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Hedgerows and hedgerow networks in landscape ecology

Environmental Management volume 8, pages495–510 (1984)


Hedgerows originated and coexist with agriculture. Their internal structure and species diversity vary widely with origin (planted, spontaneous, or remnant), farming practices in adjacent fields, and the refined art of hedgerow management. Most hedgerow species are forest-edge species, and apparently none is limited to hedgerows. Wide hedgerows composed of trees and shrubs appear to function as corridors for movement of many plants and animals across a landscape. The reduction of crop loss, by dampening pest population fluctuations with hedgerow predators, remains a hypothesis for study. Field microclimate downwind of a hedgerow is modified about 16 times the hedgerow height (h) for evaporation, and approximately 28 h for wind speed. A turbulent wind pattern with harsher microclimate is present at 6–8 h if a second hedgerow is nearby downwind. Zones of higher crop productivity at 3- to 6-h downwind, and 2- to 6-h upwind of a second hedgerow may be expected. Overall, we expect little short-term difference in farm-field production with or without hedgerows. Evidence suggests that hedgerow networks, and especially their mesh size (of fields), exert a major control on many major landscape fluxes. Such fluxes include animal populations, wind speed, evapotranspiration and soil desiccation, soil erosion and nutrient runoff, species movement along network lines, and movement of field species across the network. In a relatively short period, the hedgerow ecosystem, with no unique species, has attained a metastable equilibrium, which is regulated by enormous human inputs. More than 20 economic roles of hedgerows are pinpointed. The roles, providing resources and protection of resources, are poorly known quantitatively. We conclude that hedgerows perform diverse functions for society and the farmer that are both economically and ecologically significant.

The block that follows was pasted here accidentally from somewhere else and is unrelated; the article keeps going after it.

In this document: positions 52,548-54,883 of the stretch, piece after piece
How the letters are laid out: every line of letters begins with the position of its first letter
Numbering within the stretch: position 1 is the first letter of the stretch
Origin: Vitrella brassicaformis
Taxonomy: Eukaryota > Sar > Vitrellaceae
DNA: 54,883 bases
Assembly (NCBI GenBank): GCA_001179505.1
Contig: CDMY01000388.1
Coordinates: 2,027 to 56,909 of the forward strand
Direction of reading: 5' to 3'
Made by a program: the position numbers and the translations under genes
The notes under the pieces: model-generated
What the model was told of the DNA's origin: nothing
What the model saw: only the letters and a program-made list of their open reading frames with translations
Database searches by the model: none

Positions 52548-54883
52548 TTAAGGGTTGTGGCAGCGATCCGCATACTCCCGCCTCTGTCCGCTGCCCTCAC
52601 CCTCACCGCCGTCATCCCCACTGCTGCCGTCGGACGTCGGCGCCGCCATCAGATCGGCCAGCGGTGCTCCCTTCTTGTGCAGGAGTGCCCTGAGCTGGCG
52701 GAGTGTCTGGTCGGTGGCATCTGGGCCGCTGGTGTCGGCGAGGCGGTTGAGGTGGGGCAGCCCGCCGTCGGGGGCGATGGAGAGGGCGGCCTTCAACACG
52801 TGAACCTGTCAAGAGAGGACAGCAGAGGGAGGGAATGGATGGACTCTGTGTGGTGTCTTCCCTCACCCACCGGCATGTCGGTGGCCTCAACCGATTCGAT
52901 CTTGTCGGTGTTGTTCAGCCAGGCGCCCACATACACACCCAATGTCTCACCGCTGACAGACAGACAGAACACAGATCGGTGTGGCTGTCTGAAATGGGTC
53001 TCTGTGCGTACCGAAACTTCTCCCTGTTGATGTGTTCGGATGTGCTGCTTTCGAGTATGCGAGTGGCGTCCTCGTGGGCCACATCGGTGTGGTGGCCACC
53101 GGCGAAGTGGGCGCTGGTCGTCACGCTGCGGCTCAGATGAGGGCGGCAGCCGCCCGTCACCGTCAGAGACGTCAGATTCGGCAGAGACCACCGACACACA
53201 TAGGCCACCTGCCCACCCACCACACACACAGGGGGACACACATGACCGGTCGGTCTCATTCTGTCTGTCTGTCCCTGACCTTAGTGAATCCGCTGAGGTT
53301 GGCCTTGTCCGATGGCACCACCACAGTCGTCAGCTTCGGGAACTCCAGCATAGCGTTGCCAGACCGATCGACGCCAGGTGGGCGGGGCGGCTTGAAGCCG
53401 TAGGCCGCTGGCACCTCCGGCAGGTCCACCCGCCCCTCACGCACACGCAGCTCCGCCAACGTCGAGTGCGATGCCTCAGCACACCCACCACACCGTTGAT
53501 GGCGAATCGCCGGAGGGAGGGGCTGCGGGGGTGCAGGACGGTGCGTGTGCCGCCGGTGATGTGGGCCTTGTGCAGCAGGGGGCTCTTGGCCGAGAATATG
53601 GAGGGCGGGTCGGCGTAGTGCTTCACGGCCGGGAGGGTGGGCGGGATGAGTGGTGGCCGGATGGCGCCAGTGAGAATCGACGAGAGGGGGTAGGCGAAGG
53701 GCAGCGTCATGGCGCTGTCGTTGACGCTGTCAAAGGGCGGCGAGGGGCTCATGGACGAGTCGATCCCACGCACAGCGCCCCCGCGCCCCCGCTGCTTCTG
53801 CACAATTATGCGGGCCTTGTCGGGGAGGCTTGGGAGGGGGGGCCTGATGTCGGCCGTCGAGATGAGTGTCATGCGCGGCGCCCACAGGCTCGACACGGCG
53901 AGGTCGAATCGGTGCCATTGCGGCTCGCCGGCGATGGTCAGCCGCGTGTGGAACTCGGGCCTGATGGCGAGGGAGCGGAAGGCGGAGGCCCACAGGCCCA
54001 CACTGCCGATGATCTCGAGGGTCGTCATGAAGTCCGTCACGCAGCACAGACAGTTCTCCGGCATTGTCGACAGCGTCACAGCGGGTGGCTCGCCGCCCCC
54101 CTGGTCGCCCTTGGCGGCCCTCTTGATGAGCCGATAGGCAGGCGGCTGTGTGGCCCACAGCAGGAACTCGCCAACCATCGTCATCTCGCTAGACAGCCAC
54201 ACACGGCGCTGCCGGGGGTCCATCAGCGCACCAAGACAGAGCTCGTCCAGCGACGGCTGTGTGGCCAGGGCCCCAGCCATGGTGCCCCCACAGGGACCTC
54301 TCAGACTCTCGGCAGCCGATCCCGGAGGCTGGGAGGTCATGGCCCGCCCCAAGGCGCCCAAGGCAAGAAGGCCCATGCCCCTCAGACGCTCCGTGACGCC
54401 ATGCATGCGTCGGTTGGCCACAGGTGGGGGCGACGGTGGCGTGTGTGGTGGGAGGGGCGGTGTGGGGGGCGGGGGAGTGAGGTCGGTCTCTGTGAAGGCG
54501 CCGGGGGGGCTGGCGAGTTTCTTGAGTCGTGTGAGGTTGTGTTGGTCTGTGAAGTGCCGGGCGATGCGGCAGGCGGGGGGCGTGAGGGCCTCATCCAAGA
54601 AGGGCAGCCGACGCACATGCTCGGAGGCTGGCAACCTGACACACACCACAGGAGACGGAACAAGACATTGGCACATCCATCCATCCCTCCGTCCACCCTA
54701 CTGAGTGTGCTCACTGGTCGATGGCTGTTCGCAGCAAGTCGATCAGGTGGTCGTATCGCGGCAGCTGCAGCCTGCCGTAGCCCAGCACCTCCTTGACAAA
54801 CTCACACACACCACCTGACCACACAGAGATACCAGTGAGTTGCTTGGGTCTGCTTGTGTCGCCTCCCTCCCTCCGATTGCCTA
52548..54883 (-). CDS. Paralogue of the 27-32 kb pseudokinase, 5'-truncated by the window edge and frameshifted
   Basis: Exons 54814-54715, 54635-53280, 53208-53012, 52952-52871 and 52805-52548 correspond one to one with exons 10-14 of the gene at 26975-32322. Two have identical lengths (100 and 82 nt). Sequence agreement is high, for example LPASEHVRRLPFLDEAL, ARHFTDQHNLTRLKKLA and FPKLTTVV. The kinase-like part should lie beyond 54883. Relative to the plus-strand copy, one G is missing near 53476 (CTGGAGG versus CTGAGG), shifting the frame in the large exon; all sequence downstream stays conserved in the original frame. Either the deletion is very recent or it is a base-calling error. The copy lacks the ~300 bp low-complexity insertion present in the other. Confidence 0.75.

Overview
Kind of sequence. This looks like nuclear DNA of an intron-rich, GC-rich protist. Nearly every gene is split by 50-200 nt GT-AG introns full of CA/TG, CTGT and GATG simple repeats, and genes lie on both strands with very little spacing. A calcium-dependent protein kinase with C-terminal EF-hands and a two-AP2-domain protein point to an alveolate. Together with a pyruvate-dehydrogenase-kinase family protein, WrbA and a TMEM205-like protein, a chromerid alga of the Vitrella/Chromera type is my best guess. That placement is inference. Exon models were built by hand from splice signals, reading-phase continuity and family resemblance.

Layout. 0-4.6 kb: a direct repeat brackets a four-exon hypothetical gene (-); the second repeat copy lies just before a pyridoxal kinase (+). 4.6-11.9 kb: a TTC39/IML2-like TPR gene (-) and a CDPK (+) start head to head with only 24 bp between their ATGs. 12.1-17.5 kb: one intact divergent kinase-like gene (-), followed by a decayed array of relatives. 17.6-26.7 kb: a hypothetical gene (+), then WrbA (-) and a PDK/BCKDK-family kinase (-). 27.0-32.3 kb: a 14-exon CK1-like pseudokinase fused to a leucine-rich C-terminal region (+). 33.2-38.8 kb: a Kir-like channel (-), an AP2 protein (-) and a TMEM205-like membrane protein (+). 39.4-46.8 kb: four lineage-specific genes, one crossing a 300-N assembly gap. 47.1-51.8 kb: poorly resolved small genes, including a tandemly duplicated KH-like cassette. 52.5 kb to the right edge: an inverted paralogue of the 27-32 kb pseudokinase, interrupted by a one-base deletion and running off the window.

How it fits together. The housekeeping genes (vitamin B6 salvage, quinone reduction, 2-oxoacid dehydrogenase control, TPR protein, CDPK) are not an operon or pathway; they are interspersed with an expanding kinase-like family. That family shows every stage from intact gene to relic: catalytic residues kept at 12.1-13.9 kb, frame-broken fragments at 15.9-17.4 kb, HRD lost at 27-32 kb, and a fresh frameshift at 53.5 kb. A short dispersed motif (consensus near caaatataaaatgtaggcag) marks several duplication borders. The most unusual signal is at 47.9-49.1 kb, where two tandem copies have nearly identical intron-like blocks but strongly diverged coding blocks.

Author(s): Richard T. T. Forman & Jacques Baudry

Journal: Environmental Management volume 8, pages495–510 (1984)

Year: 1984


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